Each world features more than its fair share of level specific gimmicks and the game manages to somehow keep surprising you up until the final boss encounter, consistently finding new and inventive ways to engage the player with the environment.

Astro is surprisingly easy to manoeuvre, with little adjustment period necessary to get used to the controls. Despite the entirely new experience of being in the world along with your playable avatar, moving about feels intuitive and everybody I showed the game to was hopping around with the simplest of ease within seconds, with no issues to be found with depth perception or fuzziness due to a combination of image distance and low IQ.

Astro’s moveset itself is a little limited but is more than enough to carry the little dude through the challenges presented, especially when used in combination with the Dualshock abilities; Astro can jump, hover for a few seconds using a jetpack that harkens back to Super Mario Sunshine, give his foes a little love tap or charge up and unleash a spinning attack to quickly take down anything in his way.

Again, although the moveset is, on the surface, limited, the game engages the player in unique and constantly fresh ways that never makes the gameplay feel stale in any way, particularly once you beat the main campaign and start dipping your toe into the waters of the challenge stages.

Hidden in each main level, aside from the boss encounters, there is a chameleon blending into the environment. Find them and you’ll unlock a challenge stage, tasking you with anything from finding the shortest path through a level in the quickest time to squaring up against formerly defeated bosses again with some form of time limit or handicap applied.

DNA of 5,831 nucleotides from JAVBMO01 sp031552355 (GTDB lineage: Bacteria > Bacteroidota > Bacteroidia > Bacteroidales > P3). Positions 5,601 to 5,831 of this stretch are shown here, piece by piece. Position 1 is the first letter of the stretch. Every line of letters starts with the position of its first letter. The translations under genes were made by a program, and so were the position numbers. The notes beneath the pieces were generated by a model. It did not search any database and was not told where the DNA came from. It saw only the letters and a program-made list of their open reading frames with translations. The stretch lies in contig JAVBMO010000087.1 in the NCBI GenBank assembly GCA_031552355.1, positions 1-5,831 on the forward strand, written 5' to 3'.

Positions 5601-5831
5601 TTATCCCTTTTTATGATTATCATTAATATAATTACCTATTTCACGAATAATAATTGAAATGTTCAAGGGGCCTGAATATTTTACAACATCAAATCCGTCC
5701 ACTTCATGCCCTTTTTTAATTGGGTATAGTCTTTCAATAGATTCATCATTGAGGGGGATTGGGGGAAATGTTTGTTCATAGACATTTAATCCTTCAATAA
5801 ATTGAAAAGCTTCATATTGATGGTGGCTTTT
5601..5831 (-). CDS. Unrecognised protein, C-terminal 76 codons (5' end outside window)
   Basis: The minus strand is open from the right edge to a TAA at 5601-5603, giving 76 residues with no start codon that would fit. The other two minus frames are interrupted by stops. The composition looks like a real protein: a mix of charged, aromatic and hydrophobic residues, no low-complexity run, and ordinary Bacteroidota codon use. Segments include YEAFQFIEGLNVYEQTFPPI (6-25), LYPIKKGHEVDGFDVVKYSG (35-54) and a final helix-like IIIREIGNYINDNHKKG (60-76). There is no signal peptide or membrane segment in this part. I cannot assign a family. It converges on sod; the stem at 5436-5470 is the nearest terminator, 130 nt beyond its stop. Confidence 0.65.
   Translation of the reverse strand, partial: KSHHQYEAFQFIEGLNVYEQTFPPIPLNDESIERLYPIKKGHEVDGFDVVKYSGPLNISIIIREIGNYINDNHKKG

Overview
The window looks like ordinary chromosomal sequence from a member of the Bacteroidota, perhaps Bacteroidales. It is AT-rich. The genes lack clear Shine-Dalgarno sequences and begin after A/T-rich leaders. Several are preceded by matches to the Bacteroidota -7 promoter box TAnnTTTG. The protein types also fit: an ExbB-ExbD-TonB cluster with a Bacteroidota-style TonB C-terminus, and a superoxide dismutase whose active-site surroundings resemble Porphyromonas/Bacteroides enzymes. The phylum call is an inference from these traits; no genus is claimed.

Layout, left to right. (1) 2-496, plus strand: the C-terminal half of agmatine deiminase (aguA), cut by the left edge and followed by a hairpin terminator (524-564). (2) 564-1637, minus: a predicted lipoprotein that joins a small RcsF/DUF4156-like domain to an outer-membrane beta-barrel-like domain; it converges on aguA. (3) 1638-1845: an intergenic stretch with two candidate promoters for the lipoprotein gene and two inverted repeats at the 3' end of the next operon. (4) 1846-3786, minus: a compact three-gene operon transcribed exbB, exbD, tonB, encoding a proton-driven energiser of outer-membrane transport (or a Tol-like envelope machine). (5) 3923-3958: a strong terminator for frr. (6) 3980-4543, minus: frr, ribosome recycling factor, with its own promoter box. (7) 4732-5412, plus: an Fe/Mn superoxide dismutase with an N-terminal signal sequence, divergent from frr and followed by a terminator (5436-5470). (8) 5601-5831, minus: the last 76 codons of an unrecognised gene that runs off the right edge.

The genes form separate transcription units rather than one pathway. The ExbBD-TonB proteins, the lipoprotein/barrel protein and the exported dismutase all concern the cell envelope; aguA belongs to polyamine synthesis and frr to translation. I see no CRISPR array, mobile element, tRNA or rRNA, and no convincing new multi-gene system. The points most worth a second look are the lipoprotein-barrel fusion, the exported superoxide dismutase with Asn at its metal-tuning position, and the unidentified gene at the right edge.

These little levels are super fun and more than double the lifespan of the game, but oh Lordy will some of them make you pull your hair out in frustration.

Speaking of boss encounters, the ones available here are all a delight to play, providing just enough challenge to genuinely put your skills to the test and simply bursting at the seams with comedic charm. The size of the bosses must also be mentioned as well; often in games like this you’ll take on enemies who dwarf your character but here, being within the world itself and staring up at the towering four storey tall beast looming above you is an experience no amount of words will ever be able to adequately describe.

Each battle also makes use of the Dualshock abilities and provides some of the most frantic moments within the game, especially the latter two bosses. Without spoiling anything, the creature designs are appropriately menacing but retain the cartoon goofiness of the game’s aesthetic and discovering the identity, and subsequently the weakness, of each one as I made my way through the game was always a highlight of an already amazing game.

Graphics and Audio

Astro Bot Rescue Mission is hands down the best looking game I’ve played on PSVR to date. ASOBI! Team have crafted a world that is vividly detailed and colourful but also crisper and clearer than any other title. The variety of level types on offer, from the dizzying heights of a construction site to the murky depths of a graveyard, are all visually charming and make for a distinct visual palette than ensures you never feel like the developers settled for simply resusing assets to save time.